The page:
no other independent body, and recall the attention of the Grand Chapter of Connecticut to the report of the Committee in 1845, and in connection with ,it they, in their published Proceedings, give also the report of the Maryland Committee in 1827,'*' in which we can discover no evidence to sustain the position of the Grand Chapter of Virginia. The Maryland report simply admits the existence of the degree, under the authority of a distinguished chief in that State for many years, without the recognizance of the Grand Chapter, and the report furnishes no evidence that any authority was ever delegated to that Grand Chapter to exercise authority over it, or that of the Royal Master's Degree for if such had been the fact it would have been so stated in ' lieu of the reasons given by the Committee, viz. the necessity of them as preparatory to, and elucidatory of, that of the Royal Arch ; for which reasons they were formally recognized,' t&c. Without such
to
'
'

:

'

authority, legally derived, any action respecting them on the part of the Grand Chapter of Maryland, either in her exercise of control over them, or over the conduct of any individuals in the use or propagation of them elsewhere, or even within the compass of her own jurisdiction as a Grand Chapter, would in itself be null and void. Virginia asserts, in her history of Select Master, that it was introduced into this country by M. E. P. Eckel, but there is apparently no effort on her part to show whence he derived his authority, or even that he was legally empowered to confer them ; all of which, and much more of valuable and correct information, on the subject of those degrees, might have been obtained by application properly directed, had less reliance been placed on the philosophy, history, and chronological arrangement of the degree of Select Master, to support their position in regard to it. find, on examination of their proceedings that several of the Grand Chapters in the United States have had the subject under consideration, and their final decisions have been adverse to the change proposed by Virginia, and an adherence to the order and number of Chapter degrees, as arranged by the General Grand Chapter of the United States, and as practised by Virginia herself (though not a memhave the authority of Florida Royal ber of that body) until 1841. Arch Chapter, No. 32 (at that time one of the members of her own household), to show that the proceedings of the Grand Chapter were not approved by all the Subordinate Chapters over which she exercised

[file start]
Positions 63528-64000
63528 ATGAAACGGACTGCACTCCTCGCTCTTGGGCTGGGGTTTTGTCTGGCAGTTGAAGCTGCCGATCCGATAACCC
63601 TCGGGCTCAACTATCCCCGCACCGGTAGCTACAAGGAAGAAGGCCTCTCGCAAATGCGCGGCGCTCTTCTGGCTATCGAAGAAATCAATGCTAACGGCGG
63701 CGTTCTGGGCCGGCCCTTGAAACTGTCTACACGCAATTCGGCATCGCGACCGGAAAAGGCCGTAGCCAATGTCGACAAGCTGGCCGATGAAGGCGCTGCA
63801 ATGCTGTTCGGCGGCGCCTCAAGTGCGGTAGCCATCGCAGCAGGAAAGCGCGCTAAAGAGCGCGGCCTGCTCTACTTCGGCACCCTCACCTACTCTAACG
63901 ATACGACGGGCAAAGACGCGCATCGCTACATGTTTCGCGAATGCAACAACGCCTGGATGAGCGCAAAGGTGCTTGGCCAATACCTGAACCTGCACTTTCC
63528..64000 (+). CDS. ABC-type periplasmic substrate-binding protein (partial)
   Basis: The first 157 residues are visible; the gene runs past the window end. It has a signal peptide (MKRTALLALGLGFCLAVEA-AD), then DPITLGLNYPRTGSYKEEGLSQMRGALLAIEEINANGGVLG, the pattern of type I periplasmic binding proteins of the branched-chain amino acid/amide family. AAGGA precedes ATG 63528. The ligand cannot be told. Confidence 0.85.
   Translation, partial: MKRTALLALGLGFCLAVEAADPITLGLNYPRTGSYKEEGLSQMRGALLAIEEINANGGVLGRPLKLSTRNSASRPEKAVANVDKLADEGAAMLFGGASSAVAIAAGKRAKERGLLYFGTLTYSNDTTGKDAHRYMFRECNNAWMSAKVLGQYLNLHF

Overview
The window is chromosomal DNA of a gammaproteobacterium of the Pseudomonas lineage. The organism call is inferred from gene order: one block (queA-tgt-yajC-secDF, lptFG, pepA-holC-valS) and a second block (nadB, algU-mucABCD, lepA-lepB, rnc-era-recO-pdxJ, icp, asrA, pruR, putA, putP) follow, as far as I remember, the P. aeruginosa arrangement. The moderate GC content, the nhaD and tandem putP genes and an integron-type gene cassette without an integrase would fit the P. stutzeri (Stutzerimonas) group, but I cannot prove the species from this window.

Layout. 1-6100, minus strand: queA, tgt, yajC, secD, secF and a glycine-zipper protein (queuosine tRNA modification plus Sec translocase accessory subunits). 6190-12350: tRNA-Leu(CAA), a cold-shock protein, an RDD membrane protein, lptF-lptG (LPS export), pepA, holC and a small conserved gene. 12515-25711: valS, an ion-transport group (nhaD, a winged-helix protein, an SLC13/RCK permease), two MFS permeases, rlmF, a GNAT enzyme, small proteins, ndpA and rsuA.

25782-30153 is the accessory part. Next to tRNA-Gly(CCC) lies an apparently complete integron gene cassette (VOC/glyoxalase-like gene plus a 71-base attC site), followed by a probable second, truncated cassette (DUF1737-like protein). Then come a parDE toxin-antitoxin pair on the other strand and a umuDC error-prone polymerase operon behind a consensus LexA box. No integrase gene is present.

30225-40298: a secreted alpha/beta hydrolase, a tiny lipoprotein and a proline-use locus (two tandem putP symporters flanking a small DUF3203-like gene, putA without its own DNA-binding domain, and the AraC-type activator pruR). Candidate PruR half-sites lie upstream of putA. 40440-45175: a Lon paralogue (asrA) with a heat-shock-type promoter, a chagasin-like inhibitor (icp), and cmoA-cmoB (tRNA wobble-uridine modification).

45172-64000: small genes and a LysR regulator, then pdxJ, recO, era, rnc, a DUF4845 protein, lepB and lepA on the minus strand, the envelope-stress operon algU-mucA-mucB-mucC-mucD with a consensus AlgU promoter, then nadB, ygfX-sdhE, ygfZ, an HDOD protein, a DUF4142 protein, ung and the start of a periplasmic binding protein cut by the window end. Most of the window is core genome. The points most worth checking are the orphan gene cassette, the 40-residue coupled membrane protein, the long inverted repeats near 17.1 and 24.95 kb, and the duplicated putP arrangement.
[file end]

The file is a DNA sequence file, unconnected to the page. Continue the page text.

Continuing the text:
"We

We

That though her recommendations were adopted to some extent, yet what they regarded as essential and specially enjoined upon all, was even in this very hall virtually rejected. " Having examined the evidence adduced by Virginia Grand Chapjurisdiction. t
ter in support of her position, we now introduce such other testimony as we have been able to obtain in relation to the history and introduction of the Royal and Select degrees into this country. would

We

first call

attention ta the April number of the Free Masuns' Monthhj Magazine tor 1847. J The writer expresses his belief that these degrees

• See note

C.

t Article 4 of Rules and Ret,'ulation8 for the government of the Council of Royal and Select Masters, attached to and under the jurisdiction of P'lorida Royal Arch Chapter, No. 32, adopted January 5th, 1840 "The degrees of Royal and Select Master shall only be conferred on a Roval Arch Mason " : See Note D.

E

n

--$

t

66

CRYPTIC MASONRY.